Gov. Polis signs legislation to fund outdoor recreation, conservation and backcountry safety

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Courtesy of Colorado Parks & Wildlife

DENVER – Gov. Jared Polis signed three bills aimed at expanding recreation access initiatives and increasing conversation funds for natural resources in Colorado.

Polis signed bills HB21-1326 General Fund Transfer Support Department Of Natural Resources Programs, SB21-249 Keep Colorado Wild Annual Pass and HB21-1318 Create Outdoor Equity Grant Program.

Experts say rapid population growth and an increase in demand for outdoor recreation have challenged Colorado Parks and Wildlife’s ability to dedicate funds to conservation programs. Colorado maintains 42 state parks, 350 state wildlife areas, 45,000 miles of trails, and 23 million acres of public land.

“Coloradans love and value our mountains, open spaces, rivers, and recreation areas, ” Colorado Department of Natural Resources Executive Director Dan Gibbs. “But increasing visitation is far outpacing the limited funds needed to provide the amenities and services we have come to expect in our state parks and other recreation areas across Colorado. Bluntly, we are loving our outdoors to death.”

Officials hope the new legislation will change how state parks are funded, provide support for backcountry search and rescue, and allow CPW to build new park facilities, enhance conservation programs and provide varied outdoor recreation activities.

General Fund Transfer to Support Department Of Natural Resources Programs
In the 2020-21 state fiscal year, bill HB21-1326 transfers $25 million from the general fund as follows:

  • $750,000 to the Colorado avalanche information center fund for use by the Colorado avalanche information center in the department of natural resources (department) to support backcountry avalanche safety programs
  • $3.5 million to the wildlife cash fund for use by CPW to implement its statewide wildlife action plan and the conservation of native species
  • $2.25 million to the search and rescue fund for use by the department of local affairs in consultation with the division to support backcountry search and rescue efforts
  • $1 million to the outdoor equity fund for use by the division to implement the outdoor equity grant program
  • $17.5 million to the parks and outdoor recreation cash fund for use by the division as follows: $3.5 million for staffing and maintenance projects; and $14 million for infrastructure and state park development projects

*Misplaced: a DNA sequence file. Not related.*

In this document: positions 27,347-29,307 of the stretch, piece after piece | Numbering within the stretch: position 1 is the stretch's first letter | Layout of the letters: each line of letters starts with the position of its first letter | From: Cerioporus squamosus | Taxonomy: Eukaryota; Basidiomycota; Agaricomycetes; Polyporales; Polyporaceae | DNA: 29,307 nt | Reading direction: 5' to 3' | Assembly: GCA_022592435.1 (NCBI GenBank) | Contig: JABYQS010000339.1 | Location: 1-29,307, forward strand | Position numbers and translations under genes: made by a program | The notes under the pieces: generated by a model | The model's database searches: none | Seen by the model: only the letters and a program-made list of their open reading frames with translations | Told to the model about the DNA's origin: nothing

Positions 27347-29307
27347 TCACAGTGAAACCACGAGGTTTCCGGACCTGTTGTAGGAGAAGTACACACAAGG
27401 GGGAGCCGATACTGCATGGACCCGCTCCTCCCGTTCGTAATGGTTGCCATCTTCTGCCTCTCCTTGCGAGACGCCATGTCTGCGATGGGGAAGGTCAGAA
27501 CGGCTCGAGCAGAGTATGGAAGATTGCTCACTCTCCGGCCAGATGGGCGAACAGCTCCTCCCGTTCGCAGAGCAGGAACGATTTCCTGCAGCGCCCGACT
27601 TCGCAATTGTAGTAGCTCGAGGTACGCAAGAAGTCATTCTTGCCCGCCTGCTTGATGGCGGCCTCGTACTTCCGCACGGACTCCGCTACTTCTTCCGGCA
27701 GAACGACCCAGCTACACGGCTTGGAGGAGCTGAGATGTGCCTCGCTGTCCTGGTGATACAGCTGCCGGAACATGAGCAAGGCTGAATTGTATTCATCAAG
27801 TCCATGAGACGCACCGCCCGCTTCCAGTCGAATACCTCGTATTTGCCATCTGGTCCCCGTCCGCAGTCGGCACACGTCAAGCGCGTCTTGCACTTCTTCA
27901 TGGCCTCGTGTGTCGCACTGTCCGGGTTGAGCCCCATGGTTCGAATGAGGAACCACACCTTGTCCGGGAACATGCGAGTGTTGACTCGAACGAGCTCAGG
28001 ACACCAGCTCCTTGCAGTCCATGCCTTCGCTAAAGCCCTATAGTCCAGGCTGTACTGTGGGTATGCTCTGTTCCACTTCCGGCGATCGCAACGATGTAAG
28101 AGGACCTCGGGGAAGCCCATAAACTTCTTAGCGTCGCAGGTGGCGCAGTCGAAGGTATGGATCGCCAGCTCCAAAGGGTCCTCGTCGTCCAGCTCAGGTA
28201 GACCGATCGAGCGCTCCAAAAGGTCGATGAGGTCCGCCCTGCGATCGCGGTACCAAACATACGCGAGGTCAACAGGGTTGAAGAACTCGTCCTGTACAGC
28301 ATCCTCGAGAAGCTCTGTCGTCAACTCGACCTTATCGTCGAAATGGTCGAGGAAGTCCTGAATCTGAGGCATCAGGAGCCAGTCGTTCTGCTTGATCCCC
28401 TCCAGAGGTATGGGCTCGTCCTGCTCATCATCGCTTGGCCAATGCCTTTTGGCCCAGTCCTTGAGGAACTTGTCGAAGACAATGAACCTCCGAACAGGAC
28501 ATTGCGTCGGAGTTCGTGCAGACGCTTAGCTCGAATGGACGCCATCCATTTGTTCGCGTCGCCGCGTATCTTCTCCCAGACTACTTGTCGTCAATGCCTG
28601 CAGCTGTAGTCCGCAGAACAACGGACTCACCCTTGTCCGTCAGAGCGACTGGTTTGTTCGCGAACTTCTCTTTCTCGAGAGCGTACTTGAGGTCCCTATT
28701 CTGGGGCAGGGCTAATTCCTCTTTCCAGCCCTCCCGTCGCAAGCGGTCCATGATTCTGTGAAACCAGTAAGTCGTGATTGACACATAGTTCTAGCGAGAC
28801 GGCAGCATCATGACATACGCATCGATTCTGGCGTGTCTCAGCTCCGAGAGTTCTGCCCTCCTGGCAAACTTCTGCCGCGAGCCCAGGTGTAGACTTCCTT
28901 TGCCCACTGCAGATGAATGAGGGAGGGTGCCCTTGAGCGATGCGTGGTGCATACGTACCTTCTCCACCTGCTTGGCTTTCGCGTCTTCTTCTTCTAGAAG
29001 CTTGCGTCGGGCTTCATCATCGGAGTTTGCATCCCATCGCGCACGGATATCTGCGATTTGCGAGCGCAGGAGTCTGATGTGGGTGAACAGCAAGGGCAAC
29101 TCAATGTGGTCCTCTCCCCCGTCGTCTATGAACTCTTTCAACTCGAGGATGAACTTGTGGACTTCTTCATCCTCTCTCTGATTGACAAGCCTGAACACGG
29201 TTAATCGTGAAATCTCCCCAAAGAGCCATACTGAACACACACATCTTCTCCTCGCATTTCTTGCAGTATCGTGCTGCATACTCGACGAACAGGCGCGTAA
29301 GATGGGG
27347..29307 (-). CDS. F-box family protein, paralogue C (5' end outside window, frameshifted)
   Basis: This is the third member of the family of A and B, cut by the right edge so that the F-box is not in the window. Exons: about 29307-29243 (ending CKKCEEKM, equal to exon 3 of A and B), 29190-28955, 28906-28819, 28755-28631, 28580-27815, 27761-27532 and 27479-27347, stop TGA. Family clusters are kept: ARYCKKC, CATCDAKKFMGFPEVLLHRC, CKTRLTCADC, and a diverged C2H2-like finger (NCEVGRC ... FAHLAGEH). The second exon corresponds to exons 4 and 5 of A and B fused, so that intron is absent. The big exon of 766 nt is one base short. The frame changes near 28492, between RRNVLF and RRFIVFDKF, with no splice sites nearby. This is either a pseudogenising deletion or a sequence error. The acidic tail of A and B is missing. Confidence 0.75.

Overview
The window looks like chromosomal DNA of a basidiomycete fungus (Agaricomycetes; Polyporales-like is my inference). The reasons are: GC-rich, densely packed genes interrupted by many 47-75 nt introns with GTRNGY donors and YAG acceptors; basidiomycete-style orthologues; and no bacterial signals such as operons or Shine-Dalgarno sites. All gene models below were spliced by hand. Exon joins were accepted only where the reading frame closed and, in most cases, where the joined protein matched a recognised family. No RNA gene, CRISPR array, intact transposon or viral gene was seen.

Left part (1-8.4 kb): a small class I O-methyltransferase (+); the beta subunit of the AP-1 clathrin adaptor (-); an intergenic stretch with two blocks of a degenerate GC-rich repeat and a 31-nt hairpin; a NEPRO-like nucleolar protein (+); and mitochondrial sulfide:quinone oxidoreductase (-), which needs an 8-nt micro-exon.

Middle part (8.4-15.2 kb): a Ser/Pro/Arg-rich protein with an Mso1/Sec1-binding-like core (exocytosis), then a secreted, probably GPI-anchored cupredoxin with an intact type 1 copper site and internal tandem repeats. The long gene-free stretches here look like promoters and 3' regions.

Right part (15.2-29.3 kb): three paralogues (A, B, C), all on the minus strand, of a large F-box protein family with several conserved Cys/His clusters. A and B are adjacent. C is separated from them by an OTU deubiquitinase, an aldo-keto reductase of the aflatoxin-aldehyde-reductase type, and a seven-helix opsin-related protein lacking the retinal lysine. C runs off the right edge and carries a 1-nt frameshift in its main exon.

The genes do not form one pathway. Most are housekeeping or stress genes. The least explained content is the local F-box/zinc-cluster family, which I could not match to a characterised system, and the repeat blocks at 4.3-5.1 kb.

Keep Colorado Wild Annual Pass

Bill SB21-249, directs Colorado Parks and Wildlife to create an optional, lower-cost “Keep Colorado Wild Annual Pass” to increase Coloradans’ access to our state parks and public lands. The new pass will be added when Coloradans register their passenger vehicles, light trucks, motorcycles and recreational vehicles starting in 2023.

Officials say that money generated through the new pass will ensure Colorado Parks and Wildlife (CPW) has the ability to improve infrastructure and services to keep pace with visitation increases, as well as implement new visitation-management systems at existing state parks.

“This new funding opportunity will help our agency strengthen and maintain our growing state park system, as well as dedicate more funding to our growing wildlife conservation work and programs,” said Colorado Parks and Wildlife Director Dan Prenzlow.

Create Outdoor Equity Grant Program
Bill HB21-1318 establishes the Outdoor Equity Board in Colorado Parks and Wildlife, which is responsible for the governance of the outdoor equity grant program. The outdoor equity grant program is expected to increase access and opportunity for underserved youth and their families to experience Colorado’s open spaces, state parks and outdoor areas.

The Outdoor Equity Board will be made up of individuals who have experience in justice, equity, diversity and inclusion in providing outdoor, environmental, and recreational education programs.

The grants awarded by the board will fund projects and organizations who provide equitable access opportunities for more youth from a diversity of backgrounds can have outdoor experiences across the state.

To learn more about CPW’s conservation principles and priorities, click here.

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